Domestic Installer

In recent years, an increasing number of individuals have decided to become domestic installers, rather than fully-fledged electricians. There is a myriad of different reasons as to why prospective electrical workers have chosen this pathway. Some are financially motivated, and others may be related to job satisfaction, capability, and personal circumstances.

This article intends to shed light on the role, function, and importance of domestic installers within the electrotechnical industry. Furthermore, it will offer discussion on the benefits and drawbacks of pursuing this as a career. Lastly, it will provide information on the available training routes that enable individuals to become fully accredited domestic installers.

What is a domestic installer?

A domestic installer can be loosely defined as a person who can competently deliver various electrotechnical tasks within a domestic dwelling. Due to skills limitations, domestic installers cannot operate in commercial or industrial environments. Therefore, these individuals work exclusively within domestic contexts. Despite this limited location scope, the breadth of work that a qualified domestic installer is able to perform is still relatively extensive.

For those who want to quickly enter the electrical sector in a respectable capacity, and start registering an income within a few short weeks, becoming a domestic installer may well be the perfect option. The role’s training timeframe is immensely shorter than the one endured by electricians. This is due to reduced module content and based on an understanding that its candidates desire rapid industry integration. However, the short-term advantage of swift training completion is somewhat offset by longer-term limitations on career progression.

Weighing up the opportunity

This concept also lends itself to financial considerations. True, domestic installers start to accrue earnings much quicker than those studying to become electricians. However, after successfully navigating their training, newly-qualified electrical professionals, providing they subsequently land a role in the industry, will attain much higher salaries over a prolonged period of time. Nevertheless, given the increasing reliance on electrical equipment within the home, domestic installers still have potential to generate lucrative revenue streams. This notion is further strengthened by the current shortage of electrical professionals throughout the country. In accordance with a study published by electrical wholesaler, ERF, it’s believed that over half of UK regions are 50 electricians short of the numbers required to meet demand.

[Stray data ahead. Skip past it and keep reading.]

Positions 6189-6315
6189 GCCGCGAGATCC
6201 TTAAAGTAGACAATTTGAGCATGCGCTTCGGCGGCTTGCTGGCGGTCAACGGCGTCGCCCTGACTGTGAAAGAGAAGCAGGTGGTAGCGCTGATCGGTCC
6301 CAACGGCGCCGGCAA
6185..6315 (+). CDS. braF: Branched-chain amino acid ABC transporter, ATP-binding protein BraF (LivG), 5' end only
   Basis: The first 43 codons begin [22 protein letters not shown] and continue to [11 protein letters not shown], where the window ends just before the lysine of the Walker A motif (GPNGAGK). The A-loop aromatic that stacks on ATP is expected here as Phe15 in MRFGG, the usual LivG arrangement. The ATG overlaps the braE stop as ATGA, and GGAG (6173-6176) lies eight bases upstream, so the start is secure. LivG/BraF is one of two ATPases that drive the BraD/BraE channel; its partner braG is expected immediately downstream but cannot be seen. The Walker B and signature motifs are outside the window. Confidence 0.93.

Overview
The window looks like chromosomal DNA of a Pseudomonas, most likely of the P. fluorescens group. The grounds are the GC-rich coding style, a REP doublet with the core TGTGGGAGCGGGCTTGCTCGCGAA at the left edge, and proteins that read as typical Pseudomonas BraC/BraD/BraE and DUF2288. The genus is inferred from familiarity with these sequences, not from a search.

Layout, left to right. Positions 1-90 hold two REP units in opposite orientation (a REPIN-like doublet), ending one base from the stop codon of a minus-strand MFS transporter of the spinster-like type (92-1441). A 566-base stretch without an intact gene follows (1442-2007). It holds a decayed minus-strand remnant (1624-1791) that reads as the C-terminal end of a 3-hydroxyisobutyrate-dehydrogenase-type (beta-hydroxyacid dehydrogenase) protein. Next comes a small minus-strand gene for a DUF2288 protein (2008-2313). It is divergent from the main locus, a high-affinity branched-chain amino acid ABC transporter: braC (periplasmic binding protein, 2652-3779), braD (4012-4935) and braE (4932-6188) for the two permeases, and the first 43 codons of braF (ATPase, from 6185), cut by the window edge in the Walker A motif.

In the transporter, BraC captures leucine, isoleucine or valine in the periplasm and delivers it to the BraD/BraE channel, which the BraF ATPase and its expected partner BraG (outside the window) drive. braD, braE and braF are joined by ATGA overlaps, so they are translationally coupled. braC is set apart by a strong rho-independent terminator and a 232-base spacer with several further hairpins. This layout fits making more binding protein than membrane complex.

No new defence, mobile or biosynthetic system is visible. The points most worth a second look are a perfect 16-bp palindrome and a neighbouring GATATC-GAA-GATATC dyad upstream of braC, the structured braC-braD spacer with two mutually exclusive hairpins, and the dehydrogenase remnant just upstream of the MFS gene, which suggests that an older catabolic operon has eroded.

Furthermore, there are also training costs to factor into the equation.

Types of learners

Those aiming to become electricians may or may not pay for their training courses. This is highly dependent on their profile as a learner.

Apprentices, who are part of a fixed programme that mixes collegiate study with employment experience, do not finance their own learning journeys. Their employers pick up this bill, as training is ultimately a long-term investment for those who hire apprentice personnel. The government offer schemes to help subsidise this training cost.

However, for those undertaking ‘front-loaded’ paths, the landscape is a little different. The term ‘front-loaded’ simply refers to students not in apprenticeship programmes. These individuals engage in some form of training prior to entering any kind of industry employment. This could relate to the completion of just one required qualification, but most will progress at least some way through their electrical level 3 NVQ before seeking a paid role in the sector. These candidates self-fund their training, and therefore progress is partially dependent on having sufficient financial resource. Furthermore, in order to generate funds, some ‘front-loaded’ trainees, who are often career-changers from other professions, may have to retain an alternate income source.